This book, edited by David Chipperfield, documents his most important project to date: the Neues Museum, the centrepiece of the Berlin Museumsinsel. Here he connects the old and new in a completely novel way. As he says himself, he proceeded like a painter, who painstakingly considers every dab of paint. Photographs by Candida Höfer show the rooms after their completion and before they were furnished. As Höfer avoided using artificial light, the rooms are bathed in a soft natural light. These critical moments are perfectly reproduced in the book as matt colour plates. The photographer is inspired by the empty rooms and grandiose corridors of space to then dedicate her attention to the architects interventions. This artistic-photographic documentation is complemented by texts from wellknown architects, architectural historians, art historians and conservation architects. They highlight the fundamental principles of the project of conservation and complementation. Kenneth Frampton discusses the almost historical endeavour to restore such a building and responds to Chipperfields architectural interventions, purely abstract forms that avoid any trace of kitsch. Joseph Rykwert describes the fragmented history of which this building is evidence, thanks to its many layers. An interview with David Chipperfield byWolfgangWolters imparts insights into the problems and questions that the restoration posed, and in his contribution, ThomasWeski takes a closer look at Candida Höfers photography. In addition, a chronology offers an overview of the history of the building, the request for proposals for its reconstruction and the restoration itself.
... Berlin's urban development extend beyond mere name-calling and dismissive
references to 'Americanization' and the policy of using light in advertising? One
searches in vain for any critical comments on the 'new architecture' before 1933.
Author: Thomas Friedrich
Publisher: Yale University Press
From his first visit to Berlin in 1916, Hitler was preoccupied and fascinated by Germany's great capital city. In this vivid and entirely new account of Hitler's relationship with Berlin, Thomas Friedrich explores how Hitler identified with the city, how his political aspirations were reflected in architectural aspirations for the capital, and how Berlin surprisingly influenced the development of Hitler's political ideas. A leading expert on the twentieth-century history of Berlin, Friedrich employs new and little-known German sources to track Hitler's attitudes and plans for the city. Even while he despised both the cosmopolitan culture of the Weimar Republic and the profound Jewish influence on the city, Hitler was drawn to the grandiosity of its architecture and its imperial spirit. He dreamed of transforming Berlin into a capital that would reflect his autocracy, and he used the city for such varied purposes as testing his anti-Semitic policies and demonstrating the might of the Third Reich. Illuminating Berlin's burdened years under Nazi subjection, Friedrich offers new understandings of Hitler and his politics, architectural views, and artistic opinions.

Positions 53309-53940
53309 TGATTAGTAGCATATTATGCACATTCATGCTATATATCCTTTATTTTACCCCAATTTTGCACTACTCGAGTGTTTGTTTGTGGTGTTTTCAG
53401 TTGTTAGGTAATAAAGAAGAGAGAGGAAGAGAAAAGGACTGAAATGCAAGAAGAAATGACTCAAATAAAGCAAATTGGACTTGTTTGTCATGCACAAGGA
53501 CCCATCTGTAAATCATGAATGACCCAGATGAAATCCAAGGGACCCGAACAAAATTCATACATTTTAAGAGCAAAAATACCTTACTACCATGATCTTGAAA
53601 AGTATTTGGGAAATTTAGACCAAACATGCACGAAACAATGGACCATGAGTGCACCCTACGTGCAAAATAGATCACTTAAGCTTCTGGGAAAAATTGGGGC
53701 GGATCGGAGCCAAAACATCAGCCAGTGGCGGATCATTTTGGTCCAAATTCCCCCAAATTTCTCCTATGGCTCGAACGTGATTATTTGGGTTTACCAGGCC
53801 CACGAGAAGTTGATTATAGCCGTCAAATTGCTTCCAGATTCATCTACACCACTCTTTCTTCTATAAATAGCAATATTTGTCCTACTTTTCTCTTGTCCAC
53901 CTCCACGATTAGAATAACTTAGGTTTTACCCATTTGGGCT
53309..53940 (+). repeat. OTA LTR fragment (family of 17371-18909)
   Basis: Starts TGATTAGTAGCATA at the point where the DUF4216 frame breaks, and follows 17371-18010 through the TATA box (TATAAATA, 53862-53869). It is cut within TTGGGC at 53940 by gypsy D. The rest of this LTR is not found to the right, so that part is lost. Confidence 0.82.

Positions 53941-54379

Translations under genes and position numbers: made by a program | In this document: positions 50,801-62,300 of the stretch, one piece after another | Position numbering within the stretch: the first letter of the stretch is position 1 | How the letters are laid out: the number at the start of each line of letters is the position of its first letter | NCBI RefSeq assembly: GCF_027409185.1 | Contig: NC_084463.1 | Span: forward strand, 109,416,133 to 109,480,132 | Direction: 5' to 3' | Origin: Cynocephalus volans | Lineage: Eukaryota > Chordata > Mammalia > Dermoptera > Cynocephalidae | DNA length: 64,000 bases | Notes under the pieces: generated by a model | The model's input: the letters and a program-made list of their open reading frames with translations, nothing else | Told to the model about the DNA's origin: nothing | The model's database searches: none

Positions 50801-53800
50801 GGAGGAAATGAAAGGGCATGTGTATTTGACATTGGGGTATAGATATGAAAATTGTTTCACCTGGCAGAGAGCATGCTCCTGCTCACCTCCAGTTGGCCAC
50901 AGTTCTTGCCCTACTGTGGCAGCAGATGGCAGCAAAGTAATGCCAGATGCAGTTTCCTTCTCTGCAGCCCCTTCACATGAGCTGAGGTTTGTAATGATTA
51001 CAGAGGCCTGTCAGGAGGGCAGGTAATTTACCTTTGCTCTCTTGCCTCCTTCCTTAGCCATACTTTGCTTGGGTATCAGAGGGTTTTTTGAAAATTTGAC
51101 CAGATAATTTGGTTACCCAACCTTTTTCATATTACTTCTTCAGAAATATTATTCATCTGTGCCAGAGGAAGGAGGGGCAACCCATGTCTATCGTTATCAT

Author: Carol Anne Costabile-HemingPublish On: 2004-01-01
Orchestrating Architectural, Social, and Artistic Change in Germany's New
Capital Carol Anne Costabile-Heming, Rachel ... To understand how and in
which directions Berlin is “becoming,” we must examine the architecture, bdth old
Author: Carol Anne Costabile-Heming
Publisher: Walter de Gruyter
Category: Literary Criticism
The sudden fall of the Berlin Wall is one of the defining images of the late twentieth century. The subsequent unification of Germany and the decision to return Berlin to its status as capital has made the constant changes within the city a matter of public interest. It also offered Berlin the opportunity to create a new image for itself, one that can serve as a counterbalance to the politically charged recent history of Berlin as the capital of Nazi Germany and former East Berlin as the capital of the German Democratic Republic. Poised between capitalist Western Europe and the former communist powers in Eastern Europe, Berlin occupies a fascinating geopolitical space. This anthology presents a unique glimpse into the various constituencies that make up Berlin and that impact the city's challenges and promises.
Text in English and German. What links film and architecture? Above all it is 'Metropolis', the film that Fritz Lang made in the Babelsberg studios in 1925/26.
Publisher: Axel Menges
Category: Performing Arts
Text in English and German. What links film and architecture? Above all it is 'Metropolis', the film that Fritz Lang made in the Babelsberg studios in 1925/26. Its extravagance created enormous financial difficulties for Ufa, the biggest German film concern, but it had a brilliant premiere in Berlin in January 1927, went on to enjoy unparalleled success world-wide -- and then came to symbolise (film) architectural design for the future. 'Metropolis', internationally renowned as a major piece of German film culture, represents film art in the Weimar Republic in an artistically unique and yet unusually popular way, but it also contains one of the first fully-formulated 20th-century city fantasies. Fritz Lang, stimulated by a journey to New York, had his architect Erich Kettelhut build a city of the future in the Babelsberg Studios outside Berlin, which, as a vision, went far beyond the real skyscraper silhouette. Luis Bunuel wrote the following about 'Metropolis' as early as 1927: Henceforth and for ever more the scenic designer has been replaced by the architect. The cinema will serve as a faithful interpreter of the architect's boldest dreams. The Tower of Babel from 'Metropolis' has been a piece of urban fantasy that has inspired architects of every colour right down to the present day. American urban visions in films of the 80s and 90s, like for instance the cult film 'Blade Runner', would be inconceivable without Lang's 'Metropolis'. Now as then the Metropolis designs are considered to be highly-developed examples of a Modernist laboratory for film and architecture. All the surviving scenic architectural designs, over 200 working, factory and set photographs as well as numerous other documents, including the film architect's hitherto unpublished memoirs and working reports had been placed at the authors' disposal. In addition, other photographs from the Cinematheque Francaise and a bundle of over 300 hitherto unpublished photographs from the estate of a German emigrant to Australia have been included.